Passing Down Your Heirlooms May Be Harder Than You Thought

Unlike kids of previous generations, millennials aren't interested in Grandma's china or Mom and Dad's Amish dining set. A millennial explains why.

Table appointmentsPhoto: Shutterstock / Mariana Marakhovskaia
Photo: Shutterstock / Mariana Marakhovskaia

Baby boomers and members of the Greatest Generation will have no trouble passing down recipes for delicious home-cooked goodies to their millennial relatives, but if they’re hoping to share that treasured dining room set, they may want to think again. According to recent news reports, it’s no longer the norm for millennials, defined as those born between 1982 and 2004, to accept possessions from family and friends, and it’s because of their lifestyle.

A Millennial Weighs In

Speaking from my own experience as a millennial, I realize I have limited room for extra possessions, and in building the life and home of my dreams, I never imagined my mother’s long-treasured blue china plates as part of the picture. And I’m not the only one hesitant to take on the dinnerware or kitchen gadgets of eras past. As The Christian Science Monitor points out, the millennial trend for home decor is tech-savvy and edgy—clean designs as opposed to the dark furniture, colorful patterns and kitschy knickknacks the previous generation grew up with.

It’s a unique time in American history, as two generations simultaneously downsize, experts point out. Baby boomers are moving into smaller spaces, hoping to leave their possessions in the hands of loved ones with more room. But millennials prefer an atmosphere of minimalism, outfitting their spaces to match their on-the-move lifestyles.

No matter how much Mom or Grandma may love her Hummel figurines and precious wedding china, millennials just don’t see those pieces growing with them. I understand the sentimental value of my grandmother’s plates etched in fancy floral designs, and I know the set would look beautiful at a dinner party, but I’d prefer to remember the generations that came before me by lining my walls with pictures or filling albums with photos. I’m not alone in this belief, either: The Christian Science Monitor reports that “many younger families see trips, vacations and photos as the repository of family memories—not shelves full of mementos.”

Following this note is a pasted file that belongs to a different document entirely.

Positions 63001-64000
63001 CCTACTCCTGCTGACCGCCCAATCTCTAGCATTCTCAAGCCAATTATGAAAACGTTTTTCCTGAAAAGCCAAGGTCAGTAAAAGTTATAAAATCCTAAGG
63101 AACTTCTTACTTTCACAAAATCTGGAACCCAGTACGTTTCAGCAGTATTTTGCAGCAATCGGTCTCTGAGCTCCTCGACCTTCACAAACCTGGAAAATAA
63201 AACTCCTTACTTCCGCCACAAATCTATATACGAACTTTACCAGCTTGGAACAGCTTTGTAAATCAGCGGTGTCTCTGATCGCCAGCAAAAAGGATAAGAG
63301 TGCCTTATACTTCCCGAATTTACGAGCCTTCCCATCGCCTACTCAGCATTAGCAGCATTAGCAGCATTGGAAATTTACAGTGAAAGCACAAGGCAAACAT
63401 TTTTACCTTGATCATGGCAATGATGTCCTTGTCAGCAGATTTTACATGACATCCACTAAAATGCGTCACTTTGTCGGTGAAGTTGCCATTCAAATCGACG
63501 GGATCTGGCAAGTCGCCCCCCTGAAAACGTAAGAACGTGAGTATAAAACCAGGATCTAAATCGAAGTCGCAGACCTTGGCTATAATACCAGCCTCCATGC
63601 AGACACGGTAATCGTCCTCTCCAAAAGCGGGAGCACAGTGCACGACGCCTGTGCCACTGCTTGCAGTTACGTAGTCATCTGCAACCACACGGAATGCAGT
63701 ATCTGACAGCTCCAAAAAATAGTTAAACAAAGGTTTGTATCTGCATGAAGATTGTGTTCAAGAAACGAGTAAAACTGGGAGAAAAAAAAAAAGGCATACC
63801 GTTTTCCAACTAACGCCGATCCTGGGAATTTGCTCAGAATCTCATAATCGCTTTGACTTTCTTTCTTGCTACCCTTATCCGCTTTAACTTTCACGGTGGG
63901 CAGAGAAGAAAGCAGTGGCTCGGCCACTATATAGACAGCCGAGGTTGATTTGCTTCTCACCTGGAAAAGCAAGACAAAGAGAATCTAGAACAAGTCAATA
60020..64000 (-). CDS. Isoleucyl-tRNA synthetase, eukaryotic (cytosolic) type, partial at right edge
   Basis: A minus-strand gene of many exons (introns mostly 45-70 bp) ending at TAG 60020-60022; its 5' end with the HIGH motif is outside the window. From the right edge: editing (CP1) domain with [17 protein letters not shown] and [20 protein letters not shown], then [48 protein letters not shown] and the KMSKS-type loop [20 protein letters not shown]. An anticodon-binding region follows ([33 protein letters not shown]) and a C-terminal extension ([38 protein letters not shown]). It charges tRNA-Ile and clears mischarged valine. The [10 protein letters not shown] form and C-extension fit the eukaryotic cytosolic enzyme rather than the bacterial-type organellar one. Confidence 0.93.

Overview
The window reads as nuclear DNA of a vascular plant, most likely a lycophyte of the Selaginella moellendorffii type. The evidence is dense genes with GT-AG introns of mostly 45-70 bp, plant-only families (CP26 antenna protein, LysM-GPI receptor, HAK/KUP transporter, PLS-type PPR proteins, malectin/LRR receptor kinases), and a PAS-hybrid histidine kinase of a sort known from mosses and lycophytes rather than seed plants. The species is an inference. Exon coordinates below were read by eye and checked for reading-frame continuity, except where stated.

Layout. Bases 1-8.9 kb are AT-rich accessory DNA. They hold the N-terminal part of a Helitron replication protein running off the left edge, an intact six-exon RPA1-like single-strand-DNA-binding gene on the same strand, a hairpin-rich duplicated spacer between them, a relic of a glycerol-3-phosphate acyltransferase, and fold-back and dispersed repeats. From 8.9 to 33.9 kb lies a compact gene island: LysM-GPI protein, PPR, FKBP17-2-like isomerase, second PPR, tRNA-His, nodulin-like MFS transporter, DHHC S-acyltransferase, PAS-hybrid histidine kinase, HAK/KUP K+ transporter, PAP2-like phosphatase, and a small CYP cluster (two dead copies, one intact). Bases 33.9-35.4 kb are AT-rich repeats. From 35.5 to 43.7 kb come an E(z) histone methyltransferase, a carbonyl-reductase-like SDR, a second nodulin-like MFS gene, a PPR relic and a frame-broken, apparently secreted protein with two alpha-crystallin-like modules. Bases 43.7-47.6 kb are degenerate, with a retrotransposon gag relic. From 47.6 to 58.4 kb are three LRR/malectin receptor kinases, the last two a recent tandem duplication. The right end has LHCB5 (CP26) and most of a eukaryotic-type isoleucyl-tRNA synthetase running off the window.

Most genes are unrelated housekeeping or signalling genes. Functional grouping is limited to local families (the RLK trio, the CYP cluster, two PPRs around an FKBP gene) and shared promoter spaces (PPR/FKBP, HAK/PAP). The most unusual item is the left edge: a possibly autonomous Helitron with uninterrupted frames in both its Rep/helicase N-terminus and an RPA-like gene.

So What’s the Solution?

Perhaps the best thing for millennials and their older relatives to do is share a moment together instead of a dining room set. Regardless of our age, we’ll all have a particular piece from the past that we treasure, but just because it feels important doesn’t mean we’ll always have the room. When it comes down to it, the best thing families can do is work together on downsizing and ask each other if they really need what they’re trying to keep.

Dinnerware, dining sets and long-held family treasures are important peeks into the past, but one of the best ways for future generations to remember those who came before is by spending time with their loved ones. I’d much rather sit down and have a family dinner with my mom and dad than use the dinner plates they no longer need. Memories are something millennials and baby boomers can share, and no space in the home is required for those.

Popular Videos

Lauren Rearick
Lauren Rearick is a freelance writer/editor based out Pittsburgh, specalizing in arts, entertainment, music, health and wellness as well as lifestyle writing. Her work has appeared in CNN Opinions, The Huffington Post, Reader's Digest, Teen Vogue, Travel + Leisure, the Pittsburgh City Paper, Vinyl Me Please, Hello Giggles and more.

She founded the music blog, The Grey Estates, which was selected as one of the top 100 indie music blogs by Style of Sound. In 2016, she was recognized with a Keystone State Press Award for a personality profile.